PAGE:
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Learning to Hunt at an Old U.S. Army Post
I’m a metal detecting rookie just beginning to learn the ropes of the treasure hunting hobby. My husband and I have been making a list of places in our area (southern Arizona) that we want to take our detector out and see what we can find. Over the past weekend, we decided to check out the old U.S. Army post Fort Lowell, which is now a huge park just a few miles from where we live. I first called the Fort Lowell Museum to make sure that we could metal detect there. All of the historical areas are secured and inaccessible, but I was given permission to hunt in the park areas.
The old post was active from 1873 to 1891, following the Civil War, and typically housed about 250 Calvary Regiment soldiers at a time. It played a huge role in the Apache Wars and was a stronghold for Tucson at the time. You can still see ruins of some of the old adobe structures, including what was once the post hospital. I found it interesting to not only read about (and hear about – my husband is a history nerd who loves this sort of thing), but also to actually see the history in the ruins of the fort.
While we didn’t find much in the way of treasure on our outing, I learned some things about metal detecting that I know will help us out as we continue our hunting.
- Using different settings can tell you a lot. On this outing, we played with the settings on our detector to get an idea of what the alerts sound like, what the detector could tell us about how deeply something is buried, and what types of metals we might expect to find when we started digging. We’re getting the hang of it.
- You need to have a plan when searching large areas. Fort Lowell park is huge, and we didn’t have a plan when we got there. We searched around some of the structures’ enclosures, but mostly searched willy-nilly. Afterward, I could see that next time we go, we need to have a strategy for searching; especially when there is a large area to hunt. Breaking the area down into smaller sections and then thoroughly searching each part will be more helpful and productive, I think.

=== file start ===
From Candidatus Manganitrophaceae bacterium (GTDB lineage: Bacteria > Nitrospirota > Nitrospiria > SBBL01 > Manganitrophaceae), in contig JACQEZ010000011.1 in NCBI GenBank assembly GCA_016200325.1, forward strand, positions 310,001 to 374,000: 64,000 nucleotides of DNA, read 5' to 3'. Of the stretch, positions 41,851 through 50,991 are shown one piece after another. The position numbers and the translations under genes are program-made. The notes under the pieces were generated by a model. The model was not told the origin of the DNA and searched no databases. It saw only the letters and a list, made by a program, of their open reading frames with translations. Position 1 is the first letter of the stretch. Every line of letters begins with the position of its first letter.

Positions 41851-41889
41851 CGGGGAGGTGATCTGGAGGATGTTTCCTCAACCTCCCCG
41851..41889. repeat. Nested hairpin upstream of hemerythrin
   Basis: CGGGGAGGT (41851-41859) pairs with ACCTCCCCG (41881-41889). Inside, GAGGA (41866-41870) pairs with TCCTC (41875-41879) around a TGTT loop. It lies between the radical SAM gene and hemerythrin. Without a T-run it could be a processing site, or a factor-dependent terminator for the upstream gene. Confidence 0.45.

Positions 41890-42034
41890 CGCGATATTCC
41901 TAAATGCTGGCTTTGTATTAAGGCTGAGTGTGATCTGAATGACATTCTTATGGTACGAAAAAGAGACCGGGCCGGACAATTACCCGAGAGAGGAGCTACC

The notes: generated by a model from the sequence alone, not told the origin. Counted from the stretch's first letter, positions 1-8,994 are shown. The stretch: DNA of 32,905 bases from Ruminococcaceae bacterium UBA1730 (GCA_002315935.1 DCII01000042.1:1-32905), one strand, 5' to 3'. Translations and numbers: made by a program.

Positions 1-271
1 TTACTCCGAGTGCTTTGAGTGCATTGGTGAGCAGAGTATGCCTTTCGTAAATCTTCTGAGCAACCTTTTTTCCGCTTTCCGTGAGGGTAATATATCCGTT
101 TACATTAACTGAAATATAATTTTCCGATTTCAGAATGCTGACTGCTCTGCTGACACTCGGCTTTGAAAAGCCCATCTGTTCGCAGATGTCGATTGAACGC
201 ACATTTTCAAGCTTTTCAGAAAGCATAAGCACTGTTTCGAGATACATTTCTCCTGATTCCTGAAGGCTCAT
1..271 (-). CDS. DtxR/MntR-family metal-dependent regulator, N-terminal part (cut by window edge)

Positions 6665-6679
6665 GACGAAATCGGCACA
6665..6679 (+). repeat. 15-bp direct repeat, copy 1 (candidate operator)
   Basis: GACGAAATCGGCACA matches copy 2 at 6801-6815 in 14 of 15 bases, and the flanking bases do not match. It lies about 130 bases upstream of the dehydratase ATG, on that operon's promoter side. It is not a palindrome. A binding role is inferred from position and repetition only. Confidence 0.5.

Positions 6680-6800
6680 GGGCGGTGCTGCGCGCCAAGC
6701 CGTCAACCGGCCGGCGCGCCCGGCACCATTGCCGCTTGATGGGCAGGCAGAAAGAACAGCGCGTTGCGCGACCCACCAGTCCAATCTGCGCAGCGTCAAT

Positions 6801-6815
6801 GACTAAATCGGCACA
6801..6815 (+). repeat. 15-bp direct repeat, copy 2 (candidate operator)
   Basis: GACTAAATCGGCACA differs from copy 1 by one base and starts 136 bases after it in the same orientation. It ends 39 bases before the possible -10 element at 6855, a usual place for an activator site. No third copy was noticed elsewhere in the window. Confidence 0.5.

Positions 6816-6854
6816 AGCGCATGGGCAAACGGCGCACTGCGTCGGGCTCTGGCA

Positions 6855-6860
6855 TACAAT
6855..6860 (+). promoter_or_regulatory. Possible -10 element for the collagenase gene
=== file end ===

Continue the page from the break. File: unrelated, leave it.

- A pinpointer is a valuable tool. The pinpointer makes finding targets so much easier! Once we narrowed down an area to dig with our detector, using the pinpointer to hone in on the metal made the searches go much faster because its alerts intensify as you get close.
- It’s more exciting to hunt when you know the history. We did find some old, very rusted nails and unidentifiable pieces of metal on our search. That may not sound super exciting, but when we added in the history of the area, it made it more thrilling. The pieces we found certainly looked old enough to have been part of the construction of the fort, and we found them around the ruins. Were they Civil War era metals? I don’t know, but knowing that they could be is pretty cool.
- The Arizona ground is really hard! We may have to invest in some additional digging tools. Southern Arizona is dry and hot (it was over 90 degrees when we went hunting, and it’s mid-October!), so the ground is like clay that has been fired in a kiln.
Overall, the search was great. We had fun, found a few things, talked about history, and enjoyed being outdoors. We’ve got some plans for upcoming hunts and will likely return to Fort Lowell too, next time with a plan and more experience under our belts.